However, before the big bang could occur all of the matter in the universe must have been collected together, and then expanded into empty space. This fundamental contrast between matter and the empty space it is in brings to mind the Hegelian dialectic. Here, it seems, thesis and antithesis must come together to create synthesis. The strict categories of matter and absence of matter are essentialist and typological. Therefore, although population thinking is a valid way to understand current biological evolution, essentialism in the form of thesis vs. antithesis cannot be completely dismissed from the process.

How productive is the Hegelian dialectic to the evolution of the scientific "story" or of stories in general? Could its function here be similar to that in biological evolution, a way to jumpstart the process but ultimately irrelevant or even destructive to progress? I believe this is precisely the case.

Studies done by Albert Rothenberg, a psychologist at Yale, suggest that personal creativity positively correlates with an "oppositional responding" style in free association tasks. (3) This style is defined by people who associate a word with its polar opposite. He suggests that people who are best able to process ideas of simultaneous opposition are often able to come up with new perspectives that integrate both points. In this way I believe the Hegelian dialectic does spur creative progress, because a "problem" must be defined before a new story to resolve it, or an answer, can be created.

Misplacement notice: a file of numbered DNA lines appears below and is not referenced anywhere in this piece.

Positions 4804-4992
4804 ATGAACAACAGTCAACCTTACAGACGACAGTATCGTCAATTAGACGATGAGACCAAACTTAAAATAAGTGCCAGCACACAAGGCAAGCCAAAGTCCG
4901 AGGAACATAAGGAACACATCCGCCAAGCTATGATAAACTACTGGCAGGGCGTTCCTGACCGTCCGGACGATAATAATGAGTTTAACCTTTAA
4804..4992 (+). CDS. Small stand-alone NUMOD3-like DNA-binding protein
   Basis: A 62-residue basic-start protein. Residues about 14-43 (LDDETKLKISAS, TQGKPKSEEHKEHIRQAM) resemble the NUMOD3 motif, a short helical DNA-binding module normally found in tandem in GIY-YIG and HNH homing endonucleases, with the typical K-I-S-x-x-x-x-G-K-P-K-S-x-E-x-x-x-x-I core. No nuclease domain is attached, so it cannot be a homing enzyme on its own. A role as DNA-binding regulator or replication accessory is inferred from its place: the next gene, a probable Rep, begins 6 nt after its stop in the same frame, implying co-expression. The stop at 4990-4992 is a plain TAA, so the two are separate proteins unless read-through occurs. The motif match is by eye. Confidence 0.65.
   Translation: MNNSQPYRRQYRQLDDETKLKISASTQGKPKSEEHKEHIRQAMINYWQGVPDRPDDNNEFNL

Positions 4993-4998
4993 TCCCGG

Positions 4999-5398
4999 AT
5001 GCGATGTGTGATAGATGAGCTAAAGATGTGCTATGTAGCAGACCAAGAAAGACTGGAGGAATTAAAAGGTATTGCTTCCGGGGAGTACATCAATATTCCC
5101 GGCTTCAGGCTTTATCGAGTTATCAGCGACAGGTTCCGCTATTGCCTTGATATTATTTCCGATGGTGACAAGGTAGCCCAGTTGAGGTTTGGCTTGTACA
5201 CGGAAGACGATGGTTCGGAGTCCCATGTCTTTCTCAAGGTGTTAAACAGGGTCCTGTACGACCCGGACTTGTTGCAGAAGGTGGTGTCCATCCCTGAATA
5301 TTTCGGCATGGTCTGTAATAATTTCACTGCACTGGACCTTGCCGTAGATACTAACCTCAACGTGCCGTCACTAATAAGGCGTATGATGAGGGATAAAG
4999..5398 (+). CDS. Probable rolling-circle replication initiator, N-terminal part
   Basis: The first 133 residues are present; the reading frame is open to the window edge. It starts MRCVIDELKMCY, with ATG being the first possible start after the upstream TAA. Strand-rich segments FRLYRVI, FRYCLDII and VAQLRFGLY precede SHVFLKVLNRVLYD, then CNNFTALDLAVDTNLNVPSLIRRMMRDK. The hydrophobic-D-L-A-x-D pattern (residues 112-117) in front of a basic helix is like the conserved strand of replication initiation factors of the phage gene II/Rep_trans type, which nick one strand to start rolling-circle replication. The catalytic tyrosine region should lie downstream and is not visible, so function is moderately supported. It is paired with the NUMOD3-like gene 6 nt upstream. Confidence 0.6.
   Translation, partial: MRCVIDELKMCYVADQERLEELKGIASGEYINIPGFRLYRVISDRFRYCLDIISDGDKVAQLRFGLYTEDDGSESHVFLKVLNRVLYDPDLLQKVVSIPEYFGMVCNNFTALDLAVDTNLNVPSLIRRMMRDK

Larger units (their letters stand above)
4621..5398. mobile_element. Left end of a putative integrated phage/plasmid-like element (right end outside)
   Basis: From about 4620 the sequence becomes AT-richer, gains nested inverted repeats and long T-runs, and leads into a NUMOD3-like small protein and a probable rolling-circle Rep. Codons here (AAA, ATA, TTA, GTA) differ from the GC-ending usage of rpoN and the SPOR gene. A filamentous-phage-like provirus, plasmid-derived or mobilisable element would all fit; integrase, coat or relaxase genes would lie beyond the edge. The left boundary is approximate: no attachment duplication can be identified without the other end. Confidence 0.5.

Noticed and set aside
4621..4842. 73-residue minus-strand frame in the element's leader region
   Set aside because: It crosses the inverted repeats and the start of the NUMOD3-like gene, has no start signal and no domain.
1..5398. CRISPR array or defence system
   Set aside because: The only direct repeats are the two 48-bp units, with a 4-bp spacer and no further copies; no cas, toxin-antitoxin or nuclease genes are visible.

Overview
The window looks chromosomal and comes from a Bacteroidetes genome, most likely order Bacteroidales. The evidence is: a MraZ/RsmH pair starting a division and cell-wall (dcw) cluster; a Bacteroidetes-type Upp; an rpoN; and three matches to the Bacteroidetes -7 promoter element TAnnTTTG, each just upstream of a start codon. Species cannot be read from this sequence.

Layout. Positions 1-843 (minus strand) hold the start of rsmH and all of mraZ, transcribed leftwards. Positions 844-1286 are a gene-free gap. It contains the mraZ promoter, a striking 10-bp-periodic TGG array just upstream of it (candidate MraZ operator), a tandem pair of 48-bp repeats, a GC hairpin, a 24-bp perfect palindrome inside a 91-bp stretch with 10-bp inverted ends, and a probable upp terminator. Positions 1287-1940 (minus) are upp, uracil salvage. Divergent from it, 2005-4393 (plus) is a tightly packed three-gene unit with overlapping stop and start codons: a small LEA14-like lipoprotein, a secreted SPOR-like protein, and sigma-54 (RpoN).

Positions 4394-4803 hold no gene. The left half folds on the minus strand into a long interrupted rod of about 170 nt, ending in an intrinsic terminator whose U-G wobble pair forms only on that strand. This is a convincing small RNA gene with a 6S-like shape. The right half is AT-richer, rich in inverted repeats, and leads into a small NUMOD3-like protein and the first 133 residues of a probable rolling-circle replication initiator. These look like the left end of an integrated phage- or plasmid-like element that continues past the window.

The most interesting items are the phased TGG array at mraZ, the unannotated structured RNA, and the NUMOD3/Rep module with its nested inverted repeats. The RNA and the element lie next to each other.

However, I believe this approach does at some point lead to stagnation and even destruction. I think this is best illustrated by the fact that both Stalin and Hitler's regimes derived their principals from Hegel's philosophy. (4) The idea that a thesis and an antithesis must be reconciled after they are defined is very central. If one theory is consistently supported, as the theory of evolution is compared to the theory of creationism, then the previous antithesis is no longer promotes creativity. Mayr seemed to feel that creationism was still a formidable antithesis, even though he insisted that by his definitions it had been thoroughly disproven. This is where his approach was more inflammatory than constructive. It would seem that the only way his thesis could now evolve is from a population approach. Many scientists are now attempting to gradually refine and build upon the theory of evolution in this way. Some of them may be former creationists, or still define themselves as creationists but essentially support the theory of evolution. There is no way to know which from which unique perspective the next developments will come.


1) Yoon, Carol K. "Ernst Mayr, Pioneer in Tracing Geography's Role in the Origin of Species, Dies at 100." New York Times: 5 Feb. 2005.

2) Mayr, Ernst. What Evolution Is. New York, NY: Basic Books. 2001.

3)"Contradictory Association." The Stress Doc website

4)"Sutton, Anthony. "'Left' versus 'Right' and the Hegelian dialectic in American politics." Prison Planet: 9 July 2003.